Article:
Party like it's Southland
Southland’s prized cheese rolls and Bluff oysters have made it across the Cook Strait.
They were to be devoured by around 300 Southland exports at tonight's world famous Southland Party in Wellington.
Parliament’s banquet hall was transformed to make attendees feel right at home, with hay bales forming part of the seating arrangement.
The cheese rolls had been taste-tested to make sure they were up to standard and 100 dozen Bluff oysters were delivered, ready to be shucked by Southland Party organising committee member and Invercargill National MP Eric Roy.
“I’m going to have to open a few of those,” he said.
Also among Southland’s “favourite sons and daughters” present were Mayor Tim Shadbolt and Deputy Prime Minister Bill English.
Roy said invitations had been sent out to a number of successful Southlanders.
“It’s a bit of a networking thing for Southlanders who have moved away,” he said.
“We’re Southlanders, we do well, we’re here and let’s socialise and celebrate – that’s what it’s all about.”
One of those to be toasted at the party was Invercargill sprint cyclist Eddie Dawkins, who today claimed New Zealand’s first gold medal of the Commonwealth Games as part of the men’s sprint team.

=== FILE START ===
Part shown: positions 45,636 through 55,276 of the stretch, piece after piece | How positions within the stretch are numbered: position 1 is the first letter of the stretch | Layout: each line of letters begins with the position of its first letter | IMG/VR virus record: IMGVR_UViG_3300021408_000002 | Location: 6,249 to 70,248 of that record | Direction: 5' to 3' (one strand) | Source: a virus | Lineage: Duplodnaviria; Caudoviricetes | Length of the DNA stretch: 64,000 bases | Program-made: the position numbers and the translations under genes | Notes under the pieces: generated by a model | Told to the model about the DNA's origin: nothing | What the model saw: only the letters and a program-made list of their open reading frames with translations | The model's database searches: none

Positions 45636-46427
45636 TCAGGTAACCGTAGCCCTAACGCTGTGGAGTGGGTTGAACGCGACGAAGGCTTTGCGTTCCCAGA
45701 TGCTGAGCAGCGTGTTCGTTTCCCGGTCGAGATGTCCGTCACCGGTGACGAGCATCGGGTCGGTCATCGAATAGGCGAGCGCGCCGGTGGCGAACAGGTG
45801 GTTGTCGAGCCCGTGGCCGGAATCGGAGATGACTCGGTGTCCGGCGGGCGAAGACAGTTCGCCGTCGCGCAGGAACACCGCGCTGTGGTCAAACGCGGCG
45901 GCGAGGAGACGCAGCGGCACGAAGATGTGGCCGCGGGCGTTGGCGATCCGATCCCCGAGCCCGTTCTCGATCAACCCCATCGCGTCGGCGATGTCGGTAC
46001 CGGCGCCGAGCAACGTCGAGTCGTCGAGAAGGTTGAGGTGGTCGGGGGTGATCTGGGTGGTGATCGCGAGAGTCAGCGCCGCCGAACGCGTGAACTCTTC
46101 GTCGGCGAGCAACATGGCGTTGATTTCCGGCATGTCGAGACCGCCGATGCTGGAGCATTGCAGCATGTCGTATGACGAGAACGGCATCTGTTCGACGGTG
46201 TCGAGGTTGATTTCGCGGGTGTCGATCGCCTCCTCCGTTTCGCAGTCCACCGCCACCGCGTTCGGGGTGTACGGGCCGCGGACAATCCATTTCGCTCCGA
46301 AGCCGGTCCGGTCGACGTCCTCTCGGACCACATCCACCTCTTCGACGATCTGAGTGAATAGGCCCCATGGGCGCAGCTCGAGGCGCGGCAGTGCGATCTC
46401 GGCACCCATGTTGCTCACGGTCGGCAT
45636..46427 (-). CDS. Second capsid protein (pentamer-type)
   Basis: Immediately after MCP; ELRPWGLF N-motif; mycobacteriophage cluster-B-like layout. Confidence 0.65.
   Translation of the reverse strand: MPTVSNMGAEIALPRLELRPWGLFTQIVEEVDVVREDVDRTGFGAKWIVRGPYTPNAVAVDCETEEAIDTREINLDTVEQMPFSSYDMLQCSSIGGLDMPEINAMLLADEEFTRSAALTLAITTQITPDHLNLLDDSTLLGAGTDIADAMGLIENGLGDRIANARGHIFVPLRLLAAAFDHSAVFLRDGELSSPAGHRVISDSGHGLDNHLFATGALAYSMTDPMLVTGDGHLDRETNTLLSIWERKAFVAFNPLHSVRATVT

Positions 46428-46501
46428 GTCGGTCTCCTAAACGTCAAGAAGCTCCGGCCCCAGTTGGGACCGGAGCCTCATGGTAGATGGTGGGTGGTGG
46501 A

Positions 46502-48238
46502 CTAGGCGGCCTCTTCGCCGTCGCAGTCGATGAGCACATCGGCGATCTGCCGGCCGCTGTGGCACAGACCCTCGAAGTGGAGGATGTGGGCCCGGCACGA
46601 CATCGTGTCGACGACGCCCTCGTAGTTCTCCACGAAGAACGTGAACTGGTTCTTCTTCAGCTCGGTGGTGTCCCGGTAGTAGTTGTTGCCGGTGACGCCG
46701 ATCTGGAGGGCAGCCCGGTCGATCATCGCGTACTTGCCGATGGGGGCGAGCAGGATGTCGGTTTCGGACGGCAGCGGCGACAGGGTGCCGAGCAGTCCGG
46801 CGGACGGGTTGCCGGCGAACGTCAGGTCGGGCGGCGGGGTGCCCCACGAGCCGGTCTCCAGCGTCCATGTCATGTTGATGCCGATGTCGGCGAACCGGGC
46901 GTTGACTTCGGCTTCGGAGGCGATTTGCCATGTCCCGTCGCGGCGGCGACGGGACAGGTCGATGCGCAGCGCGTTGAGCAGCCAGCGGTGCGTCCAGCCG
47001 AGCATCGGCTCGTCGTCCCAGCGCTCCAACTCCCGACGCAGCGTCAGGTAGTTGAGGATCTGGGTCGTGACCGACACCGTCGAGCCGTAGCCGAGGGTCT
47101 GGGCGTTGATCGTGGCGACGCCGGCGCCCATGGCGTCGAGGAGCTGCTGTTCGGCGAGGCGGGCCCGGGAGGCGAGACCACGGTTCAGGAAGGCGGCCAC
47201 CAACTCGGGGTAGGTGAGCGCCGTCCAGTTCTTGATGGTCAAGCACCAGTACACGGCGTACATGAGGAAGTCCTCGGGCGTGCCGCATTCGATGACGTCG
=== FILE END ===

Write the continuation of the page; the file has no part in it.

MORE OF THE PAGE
Veteran journalist Barry Soper, another organiser, said the party was first held 15 years ago, but underwent a nine-year hiatus before being resurrected in 2012. It is now a biennial event.
“People were forever on at me saying, ‘when are we going to do another one?’
“People from the south really like getting together, talking about the south and their upbringings.”
This year’s party was particularly special as it was the first year cheese rolls were on the menu, said Soper, who hails from Gore.
“We’re introducing what really is the sushi of the south.”
The party was supported by Southland food businesses such as Alliance Group, Barnes Oysters and Blue River and organisations Venture Southland, Invercargill Licensing Trust, Southern Steel and Rugby Southland.
The Southland Times